Doubling Down: Why is it so hard for Leaders to say I’m sorry?

Written by Dr Ope Lori

One of the major talking points in last month’s news, was the controversy, surrounding MP Lee Anderson, the Conservative whip from Ashfield who was suspended from his post, following racist, anti-muslim and Islamophobic comments made towards Sadiq Khan, the Mayor of London. Whilst what he said in our opinion was racist, anti-muslim and Islamophobic, what this article puts into the spotlight, is the inability for leaders, now privy to such comments failing to recognise them as such and to offer an apology.

Why give an apology you might ask? Why was it so hard for leaders to call out his comments for what they were? Further, why was it so difficult for them to say sorry? Until now, despite multiple questions to top Conservative MPs, including the Prime Minister Rishi Sunak, no apology has been issued, either by Anderson, or by Rishi, the head of the party and indeed our nation.

Whilst this case emerges from the political arena, it is not dissimilar to navigating workplace contexts, where senior figures or CEO’s speaking on behalf of their organisation, fail to recognise wrongdoing and offer apologies. As we will see from the BBC interview between Laura Kuenssberg and Deputy Prime Minister Oliver Dowden, aired on Sunday with Laura Kuenssberg, the interaction gives us a blueprint for the dos and don’ts of how leaders should handle these situations, especially in order for them to build back trust and avoid further alienating their teams. It will look at good leadership behaviours and set the context for strategies that can be used when issuing an apology, for managers or anyone with leadership responsibilities. Even if you’re not in either of these categories, there is still the benefit of knowing how such messages would be received, especially by those on the other side of hearing the apology, for that is something that shouldn’t be ignored.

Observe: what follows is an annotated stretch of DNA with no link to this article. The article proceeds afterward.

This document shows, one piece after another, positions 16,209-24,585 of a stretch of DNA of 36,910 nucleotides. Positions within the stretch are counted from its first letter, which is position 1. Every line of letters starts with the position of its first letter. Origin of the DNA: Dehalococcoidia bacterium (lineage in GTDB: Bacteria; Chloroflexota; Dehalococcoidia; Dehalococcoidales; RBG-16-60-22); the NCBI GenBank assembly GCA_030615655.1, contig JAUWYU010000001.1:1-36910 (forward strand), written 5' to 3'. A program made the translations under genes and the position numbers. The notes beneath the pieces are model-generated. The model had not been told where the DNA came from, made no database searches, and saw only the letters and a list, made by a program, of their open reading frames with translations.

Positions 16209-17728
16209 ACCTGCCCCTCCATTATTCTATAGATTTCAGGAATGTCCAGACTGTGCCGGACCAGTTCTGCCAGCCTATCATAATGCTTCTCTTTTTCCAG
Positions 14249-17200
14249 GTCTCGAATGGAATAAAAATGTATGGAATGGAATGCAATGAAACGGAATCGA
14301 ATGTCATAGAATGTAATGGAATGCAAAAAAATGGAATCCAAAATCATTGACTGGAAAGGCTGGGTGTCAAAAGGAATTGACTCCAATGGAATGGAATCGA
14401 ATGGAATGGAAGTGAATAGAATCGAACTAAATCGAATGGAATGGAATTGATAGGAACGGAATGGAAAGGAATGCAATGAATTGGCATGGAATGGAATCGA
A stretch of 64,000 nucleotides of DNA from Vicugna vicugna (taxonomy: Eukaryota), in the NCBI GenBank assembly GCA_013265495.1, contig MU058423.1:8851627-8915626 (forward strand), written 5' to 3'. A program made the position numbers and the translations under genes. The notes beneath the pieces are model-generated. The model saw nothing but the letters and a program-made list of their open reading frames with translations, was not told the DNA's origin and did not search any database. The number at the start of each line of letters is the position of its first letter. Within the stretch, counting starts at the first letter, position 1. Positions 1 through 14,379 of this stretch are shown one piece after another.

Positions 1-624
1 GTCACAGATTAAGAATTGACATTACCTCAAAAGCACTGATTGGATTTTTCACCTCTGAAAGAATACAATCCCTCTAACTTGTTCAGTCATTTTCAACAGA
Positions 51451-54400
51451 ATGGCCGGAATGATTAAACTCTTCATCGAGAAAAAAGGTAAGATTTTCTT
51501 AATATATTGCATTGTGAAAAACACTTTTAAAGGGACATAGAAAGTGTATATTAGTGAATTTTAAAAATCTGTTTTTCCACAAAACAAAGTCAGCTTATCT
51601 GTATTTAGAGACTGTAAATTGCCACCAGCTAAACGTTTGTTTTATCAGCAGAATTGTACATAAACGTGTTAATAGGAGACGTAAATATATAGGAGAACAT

To start, let us go over what happened in the interview. Going straight for the jugular, Kuenssberg asks Dowden whether he agreed the comments made by Lee Anderson were racist, anti-muslim and Islamophobic? These were the terms referenced by Dr Halima Begum, the chief executive of ActionAid UK, when giving her opinion over the incident. Dowden, refraining from answering the question with a yes or no, goes on to say that it was right for the prime minister to have taken action, following Anderson refusing to offer an apology.

Dowden is then shown a clip of the comments made by Anderson. Without going into detail with what was said, the reasons why I agree that the comments are racist, anti-muslim and Islamophobic, are because, firstly, it lumps Sadiq Khan in with terrorists, simply because he is Muslim. The comment reinforces racist tropes on Muslim identities. Secondly, the comments reinforce who is classed as British and others who are not, even though Khan himself was born and raised in South London. His comments echo the words of the former US President Donald Trump, when at a press conference in 2020, at the height of Covid-19, made an offensive anti-Asian comment to an Asian-American White House correspondent. 

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